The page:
When Karen Flanders and her husband, Dave, recently saw a cat sunning itself in their backyard, they thought it was an ordinary feline taking a nap.
But when they got a closer look, they realized it was a bobcat — nearly 4 feet long and weighing several dozen pounds.
“She was just basking in the sun, grooming herself,” the Chester woman said. “As soon as she heard the slightest noise, she got up and went.”
For two consecutive days in late July, the big cat napped on a stump in their yard. It was the first time they had seen a bobcat in their seven years living on Lady Slipper Lane.
Other Southern New Hampshire residents also are seeing bobcats for the first time as the population begins to rise in the Granite State, according to New Hampshire Fish and Game wildlife biologist Patrick Tate.
Tate and University of New Hampshire wildlife professor John Litvaitis are spearheading a four-year study of the animal’s population and habitat, due to be completed next year.
The study revealed that thanks to warmer winters, the bobcat population has steadily increased since declining in the 1970s and 1980s, when harsher weather reduced the numbers and prey, Tate said. Hunting and trapping of the species was allowed in New Hampshire until it was banned in 1989, he said.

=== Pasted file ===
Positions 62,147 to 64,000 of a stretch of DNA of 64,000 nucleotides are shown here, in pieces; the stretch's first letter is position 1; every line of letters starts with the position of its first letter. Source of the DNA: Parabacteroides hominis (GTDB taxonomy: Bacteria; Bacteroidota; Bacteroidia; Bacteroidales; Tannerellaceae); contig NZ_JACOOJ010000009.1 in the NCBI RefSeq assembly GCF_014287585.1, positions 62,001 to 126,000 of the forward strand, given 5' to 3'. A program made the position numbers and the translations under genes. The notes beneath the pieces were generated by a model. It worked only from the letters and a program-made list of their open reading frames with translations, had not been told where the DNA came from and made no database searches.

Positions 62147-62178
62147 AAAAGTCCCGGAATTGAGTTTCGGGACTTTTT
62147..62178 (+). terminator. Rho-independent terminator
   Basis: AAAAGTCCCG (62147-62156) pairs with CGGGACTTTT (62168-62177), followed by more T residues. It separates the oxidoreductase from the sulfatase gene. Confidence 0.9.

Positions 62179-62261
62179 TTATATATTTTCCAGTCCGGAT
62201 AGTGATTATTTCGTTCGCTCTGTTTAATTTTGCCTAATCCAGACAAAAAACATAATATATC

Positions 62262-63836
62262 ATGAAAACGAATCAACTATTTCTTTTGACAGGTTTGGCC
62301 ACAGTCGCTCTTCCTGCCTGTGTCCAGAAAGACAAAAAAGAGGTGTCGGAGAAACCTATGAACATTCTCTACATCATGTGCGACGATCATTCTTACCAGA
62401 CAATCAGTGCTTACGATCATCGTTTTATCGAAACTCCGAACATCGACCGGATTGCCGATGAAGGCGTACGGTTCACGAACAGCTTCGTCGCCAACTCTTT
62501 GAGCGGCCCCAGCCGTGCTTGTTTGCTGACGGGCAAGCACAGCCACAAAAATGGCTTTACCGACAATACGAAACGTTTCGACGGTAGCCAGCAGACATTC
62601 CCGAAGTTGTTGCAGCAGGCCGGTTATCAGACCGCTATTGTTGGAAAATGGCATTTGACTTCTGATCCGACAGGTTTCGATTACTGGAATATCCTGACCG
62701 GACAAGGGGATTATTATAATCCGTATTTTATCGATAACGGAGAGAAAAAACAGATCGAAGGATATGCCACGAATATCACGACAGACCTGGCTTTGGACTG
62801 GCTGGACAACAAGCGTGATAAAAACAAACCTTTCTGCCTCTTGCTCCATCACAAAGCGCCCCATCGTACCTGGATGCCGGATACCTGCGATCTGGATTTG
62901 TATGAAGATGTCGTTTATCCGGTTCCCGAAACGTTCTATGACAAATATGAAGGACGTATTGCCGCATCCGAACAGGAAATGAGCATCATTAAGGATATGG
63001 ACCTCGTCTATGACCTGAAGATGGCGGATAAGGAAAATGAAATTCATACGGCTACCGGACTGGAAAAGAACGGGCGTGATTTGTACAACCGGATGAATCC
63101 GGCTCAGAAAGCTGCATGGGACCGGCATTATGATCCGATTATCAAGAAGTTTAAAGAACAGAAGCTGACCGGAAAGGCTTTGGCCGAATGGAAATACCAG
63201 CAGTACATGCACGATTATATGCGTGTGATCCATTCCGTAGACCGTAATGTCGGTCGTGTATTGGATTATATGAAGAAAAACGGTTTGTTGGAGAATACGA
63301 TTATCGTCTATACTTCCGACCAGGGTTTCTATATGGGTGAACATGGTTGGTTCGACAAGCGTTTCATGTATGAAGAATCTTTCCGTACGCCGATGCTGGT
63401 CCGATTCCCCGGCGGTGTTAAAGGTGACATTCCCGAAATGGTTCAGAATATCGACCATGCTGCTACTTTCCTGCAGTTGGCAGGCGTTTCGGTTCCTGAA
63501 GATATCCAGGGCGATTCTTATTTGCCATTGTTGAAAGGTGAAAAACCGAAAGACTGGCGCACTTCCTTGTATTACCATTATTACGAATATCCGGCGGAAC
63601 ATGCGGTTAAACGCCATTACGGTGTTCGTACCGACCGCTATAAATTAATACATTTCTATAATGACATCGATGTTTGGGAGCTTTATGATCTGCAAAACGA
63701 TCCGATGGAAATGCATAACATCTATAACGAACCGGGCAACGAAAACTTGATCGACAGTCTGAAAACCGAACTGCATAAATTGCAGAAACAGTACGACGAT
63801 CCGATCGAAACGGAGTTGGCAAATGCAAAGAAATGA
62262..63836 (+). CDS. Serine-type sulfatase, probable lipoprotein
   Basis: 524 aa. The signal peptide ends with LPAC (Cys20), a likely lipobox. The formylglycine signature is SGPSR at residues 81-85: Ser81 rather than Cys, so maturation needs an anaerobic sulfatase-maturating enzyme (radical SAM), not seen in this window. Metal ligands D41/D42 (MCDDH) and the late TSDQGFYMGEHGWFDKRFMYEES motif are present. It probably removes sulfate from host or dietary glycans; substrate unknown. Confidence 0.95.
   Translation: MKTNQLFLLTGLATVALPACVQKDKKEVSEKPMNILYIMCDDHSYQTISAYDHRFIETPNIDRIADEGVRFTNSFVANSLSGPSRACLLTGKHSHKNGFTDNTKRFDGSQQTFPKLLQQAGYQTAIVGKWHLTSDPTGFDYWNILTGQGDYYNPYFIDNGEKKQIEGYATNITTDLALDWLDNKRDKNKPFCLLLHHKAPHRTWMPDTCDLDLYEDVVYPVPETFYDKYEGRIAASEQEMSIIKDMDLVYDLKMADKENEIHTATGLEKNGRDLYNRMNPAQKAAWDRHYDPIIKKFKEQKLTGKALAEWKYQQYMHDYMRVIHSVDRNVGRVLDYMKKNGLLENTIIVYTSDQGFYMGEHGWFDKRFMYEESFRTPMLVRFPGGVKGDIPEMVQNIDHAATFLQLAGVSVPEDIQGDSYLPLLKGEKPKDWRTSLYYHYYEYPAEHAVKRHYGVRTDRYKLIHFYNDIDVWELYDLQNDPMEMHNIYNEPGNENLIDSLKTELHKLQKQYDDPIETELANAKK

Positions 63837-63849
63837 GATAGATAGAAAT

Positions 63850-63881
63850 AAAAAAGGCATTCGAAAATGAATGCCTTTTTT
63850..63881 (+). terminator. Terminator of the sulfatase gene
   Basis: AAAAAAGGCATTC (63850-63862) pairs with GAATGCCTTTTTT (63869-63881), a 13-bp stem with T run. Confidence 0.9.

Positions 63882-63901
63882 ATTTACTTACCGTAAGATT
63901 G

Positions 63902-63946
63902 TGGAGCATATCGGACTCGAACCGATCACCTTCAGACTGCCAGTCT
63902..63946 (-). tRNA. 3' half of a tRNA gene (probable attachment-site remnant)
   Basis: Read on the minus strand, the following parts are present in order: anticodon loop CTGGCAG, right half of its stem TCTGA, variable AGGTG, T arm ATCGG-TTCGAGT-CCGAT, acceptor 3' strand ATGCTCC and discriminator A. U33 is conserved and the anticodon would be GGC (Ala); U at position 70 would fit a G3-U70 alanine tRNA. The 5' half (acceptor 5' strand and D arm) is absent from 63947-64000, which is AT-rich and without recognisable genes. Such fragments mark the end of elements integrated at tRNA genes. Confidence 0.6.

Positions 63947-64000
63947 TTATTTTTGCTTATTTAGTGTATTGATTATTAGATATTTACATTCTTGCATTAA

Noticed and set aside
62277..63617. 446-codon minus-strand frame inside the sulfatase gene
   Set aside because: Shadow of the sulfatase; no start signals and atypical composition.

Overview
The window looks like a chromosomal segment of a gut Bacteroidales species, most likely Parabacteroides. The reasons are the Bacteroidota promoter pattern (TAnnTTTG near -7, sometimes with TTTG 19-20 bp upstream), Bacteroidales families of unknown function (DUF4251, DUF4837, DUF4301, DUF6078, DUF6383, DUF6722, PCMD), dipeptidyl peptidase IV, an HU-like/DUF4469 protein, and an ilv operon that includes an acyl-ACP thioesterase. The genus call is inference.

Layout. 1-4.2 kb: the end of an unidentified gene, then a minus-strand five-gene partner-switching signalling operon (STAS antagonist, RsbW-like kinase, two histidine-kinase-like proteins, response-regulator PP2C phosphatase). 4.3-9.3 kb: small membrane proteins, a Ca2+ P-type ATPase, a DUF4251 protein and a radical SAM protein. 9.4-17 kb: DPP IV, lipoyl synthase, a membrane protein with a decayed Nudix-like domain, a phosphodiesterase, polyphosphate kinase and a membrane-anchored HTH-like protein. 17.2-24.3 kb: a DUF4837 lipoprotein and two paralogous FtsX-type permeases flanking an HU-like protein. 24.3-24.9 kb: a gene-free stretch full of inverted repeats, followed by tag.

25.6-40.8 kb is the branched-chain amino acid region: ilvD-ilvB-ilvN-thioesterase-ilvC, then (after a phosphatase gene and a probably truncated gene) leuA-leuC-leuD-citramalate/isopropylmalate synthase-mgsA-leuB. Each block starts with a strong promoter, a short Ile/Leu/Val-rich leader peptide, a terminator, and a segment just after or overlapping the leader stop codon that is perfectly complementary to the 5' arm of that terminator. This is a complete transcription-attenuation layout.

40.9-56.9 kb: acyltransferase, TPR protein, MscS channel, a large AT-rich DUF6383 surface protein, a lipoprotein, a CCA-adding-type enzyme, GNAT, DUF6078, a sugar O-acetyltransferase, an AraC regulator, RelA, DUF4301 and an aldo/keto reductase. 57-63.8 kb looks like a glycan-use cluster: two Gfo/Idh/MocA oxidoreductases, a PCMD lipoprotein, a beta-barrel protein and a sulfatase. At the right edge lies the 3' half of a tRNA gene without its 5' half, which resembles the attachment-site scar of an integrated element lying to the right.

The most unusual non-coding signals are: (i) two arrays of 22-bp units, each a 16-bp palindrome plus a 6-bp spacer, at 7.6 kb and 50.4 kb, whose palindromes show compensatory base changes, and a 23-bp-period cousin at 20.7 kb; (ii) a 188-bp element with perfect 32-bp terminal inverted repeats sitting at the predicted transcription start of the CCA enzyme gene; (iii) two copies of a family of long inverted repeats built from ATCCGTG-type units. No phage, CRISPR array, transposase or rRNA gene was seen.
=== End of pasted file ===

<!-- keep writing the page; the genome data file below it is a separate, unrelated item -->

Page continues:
There were approximately 100 bobcats in the state at that time, according to Litvaitis. Now, there are an estimated 1,400, Tate said.
More bobcats are being spotted throughout the Northeast, he said. That includes Southern New Hampshire, where the big cats have been seen in East Derry in the past few weeks.
Bobcat sightings have been a hot topic of conversation in Jennifer O’Neill’s Damren Road neighborhood, where she said a neighbor saw an adult and three babies near rabbit carcasses in his yard.